Throwing BRICS Into the Fire of Gold and Silver Investment Demand

Commodities / Gold and Silver 2012
May 20, 2012 – 07:48 AM
By: Dr_Jeff_Lewis via Marketoracle

Despite ongoing pressure from the United States for China to join its sanctions against Iran due to concerns over the Islamic country’s nuclear program, an Iranian diplomat recently revealed that new energy trades between Iran and China will be settled in China’s official currency the yuan.

China has recently been promoting the yuan as an international currency to compete with the U.S. Dollar. Estimates indicate that this latest move by China will effectively remove 2.4 million barrels of oil produced by Iran that would normally be traded in petrodollars, thereby removing considerable oil based trade support from the U.S. Dollar.

Gulf Tensions Grow as Key BRICs Countries Continue Trading With Iran

Furthermore, this move by China will probably increase tension in the Persian Gulf because the United States is desperate to maintain the use of the U.S. Dollar in petroleum transactions. The United States has previously participated in military action against countries who have switched away from making oil trades using the U.S. Dollar.

Although the shift away from using the U.S. Dollar in oil trades is currently being spearheaded by Iran, the change is reportedly being backed by India, China, and Russia. These key BRIC countries are already substantial consumers of Iranian oil, and they do not seem at all inclined to let U.S. sanctions cut off their strategic petroleum supply from Iran.

Undermining the U.S. Dollar’s status as a key petrocurrency could suffice to make Washington anxious enough to seek out an excuse to topple the regime in Iran.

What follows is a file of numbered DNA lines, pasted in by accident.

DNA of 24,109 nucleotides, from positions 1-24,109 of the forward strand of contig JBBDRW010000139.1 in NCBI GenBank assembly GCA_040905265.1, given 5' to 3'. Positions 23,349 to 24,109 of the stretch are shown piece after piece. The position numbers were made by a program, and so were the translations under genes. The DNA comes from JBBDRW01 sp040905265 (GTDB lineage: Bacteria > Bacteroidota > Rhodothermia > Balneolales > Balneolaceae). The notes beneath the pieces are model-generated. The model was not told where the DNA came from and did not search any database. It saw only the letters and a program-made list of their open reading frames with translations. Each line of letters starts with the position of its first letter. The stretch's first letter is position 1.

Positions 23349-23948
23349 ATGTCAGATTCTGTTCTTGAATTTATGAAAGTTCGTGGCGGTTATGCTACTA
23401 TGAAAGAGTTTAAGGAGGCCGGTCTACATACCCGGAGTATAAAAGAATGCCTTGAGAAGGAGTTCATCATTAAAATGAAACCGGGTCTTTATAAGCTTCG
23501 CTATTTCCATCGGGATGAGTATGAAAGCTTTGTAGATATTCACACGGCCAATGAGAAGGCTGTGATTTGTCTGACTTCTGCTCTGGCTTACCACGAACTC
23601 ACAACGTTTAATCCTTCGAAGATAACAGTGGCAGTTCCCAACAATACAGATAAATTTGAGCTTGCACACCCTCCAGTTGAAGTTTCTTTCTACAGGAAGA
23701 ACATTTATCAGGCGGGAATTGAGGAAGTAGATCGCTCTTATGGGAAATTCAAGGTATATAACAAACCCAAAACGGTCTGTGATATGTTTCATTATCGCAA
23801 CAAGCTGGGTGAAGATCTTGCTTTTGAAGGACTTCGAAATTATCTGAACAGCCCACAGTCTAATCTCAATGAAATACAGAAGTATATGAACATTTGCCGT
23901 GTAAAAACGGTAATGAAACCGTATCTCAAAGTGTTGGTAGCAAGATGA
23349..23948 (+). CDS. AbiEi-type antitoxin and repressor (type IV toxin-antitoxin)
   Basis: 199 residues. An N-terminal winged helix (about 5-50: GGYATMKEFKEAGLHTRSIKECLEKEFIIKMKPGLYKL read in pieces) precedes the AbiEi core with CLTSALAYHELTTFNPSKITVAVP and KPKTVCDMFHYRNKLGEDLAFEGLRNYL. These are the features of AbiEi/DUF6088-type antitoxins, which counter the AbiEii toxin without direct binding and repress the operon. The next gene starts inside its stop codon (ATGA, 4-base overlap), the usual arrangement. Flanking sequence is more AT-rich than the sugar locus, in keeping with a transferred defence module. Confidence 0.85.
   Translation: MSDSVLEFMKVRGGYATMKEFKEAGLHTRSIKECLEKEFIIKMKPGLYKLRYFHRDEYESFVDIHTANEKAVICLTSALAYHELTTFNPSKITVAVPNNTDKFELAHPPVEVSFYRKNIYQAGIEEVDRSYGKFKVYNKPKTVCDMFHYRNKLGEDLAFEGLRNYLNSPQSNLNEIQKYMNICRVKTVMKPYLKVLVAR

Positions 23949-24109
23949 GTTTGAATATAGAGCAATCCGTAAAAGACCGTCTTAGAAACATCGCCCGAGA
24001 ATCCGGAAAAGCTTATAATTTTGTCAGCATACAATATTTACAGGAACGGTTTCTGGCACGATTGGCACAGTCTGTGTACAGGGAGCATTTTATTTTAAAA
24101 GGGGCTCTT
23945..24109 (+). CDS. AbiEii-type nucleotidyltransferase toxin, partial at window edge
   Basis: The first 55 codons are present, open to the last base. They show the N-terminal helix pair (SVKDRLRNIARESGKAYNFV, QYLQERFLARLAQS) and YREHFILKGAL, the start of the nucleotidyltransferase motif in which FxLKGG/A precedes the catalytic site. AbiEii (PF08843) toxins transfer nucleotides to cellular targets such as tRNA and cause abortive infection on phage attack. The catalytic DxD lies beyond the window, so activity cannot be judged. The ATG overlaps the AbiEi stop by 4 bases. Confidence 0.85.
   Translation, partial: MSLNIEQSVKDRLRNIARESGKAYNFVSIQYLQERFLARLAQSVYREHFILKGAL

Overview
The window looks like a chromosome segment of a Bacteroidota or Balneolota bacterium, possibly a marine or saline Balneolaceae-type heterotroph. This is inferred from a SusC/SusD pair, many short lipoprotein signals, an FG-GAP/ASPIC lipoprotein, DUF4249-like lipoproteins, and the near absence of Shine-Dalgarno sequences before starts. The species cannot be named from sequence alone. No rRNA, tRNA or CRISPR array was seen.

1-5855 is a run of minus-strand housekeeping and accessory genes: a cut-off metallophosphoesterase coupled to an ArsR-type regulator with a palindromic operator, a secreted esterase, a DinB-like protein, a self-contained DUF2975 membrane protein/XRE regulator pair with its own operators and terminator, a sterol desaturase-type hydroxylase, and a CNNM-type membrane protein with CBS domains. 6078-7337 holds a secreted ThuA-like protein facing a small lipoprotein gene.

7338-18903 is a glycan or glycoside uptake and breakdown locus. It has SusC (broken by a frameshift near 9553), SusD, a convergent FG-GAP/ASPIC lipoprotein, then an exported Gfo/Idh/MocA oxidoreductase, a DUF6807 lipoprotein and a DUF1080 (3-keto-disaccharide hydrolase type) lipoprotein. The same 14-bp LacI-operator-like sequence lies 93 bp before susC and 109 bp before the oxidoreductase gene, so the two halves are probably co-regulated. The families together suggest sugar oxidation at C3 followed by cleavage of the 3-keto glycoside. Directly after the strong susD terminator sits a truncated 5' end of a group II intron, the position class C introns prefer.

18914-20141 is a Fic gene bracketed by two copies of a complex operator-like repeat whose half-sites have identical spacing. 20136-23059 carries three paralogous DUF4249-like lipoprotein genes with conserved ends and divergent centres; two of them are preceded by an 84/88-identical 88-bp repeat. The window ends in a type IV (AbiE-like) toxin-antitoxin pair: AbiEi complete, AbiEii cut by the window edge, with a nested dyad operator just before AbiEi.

Iran’s Nuclear Wild Card Looms

To exactly what extent Iran has made progress towards operating a dangerous nuclear weapons program is basically anyone’s guess. Nevertheless, if keeping the world safe from rogue states with nuclear capabilities were the sole motive behind the sanctions against Iran, then why have North Korea and Pakistan been given tacit approval for their nuclear programs?

Another consideration worth bearing in mind is that Russia, India, and China are all major precious metals producers. If petrodollars go out of vogue and trading in other currencies gets too complicated, they will probably tap into their substantial gold storehouses to keep the crude oil flowing their way.

Precious metals like gold and silver have traditionally served as fallback currencies. Basically, when paper currency relationships start to change and valuations become hard to predict, these metals can be relied upon to act as a widely accepted currency.

Also, when gold gets expensive, this tends to put more pressure on all metals. With respect to silver, the spillover demand for valuable metals could be enough to trigger a sharp short covering rally or an industrial panic for the physical metal.

By Dr. Jeff Lewis

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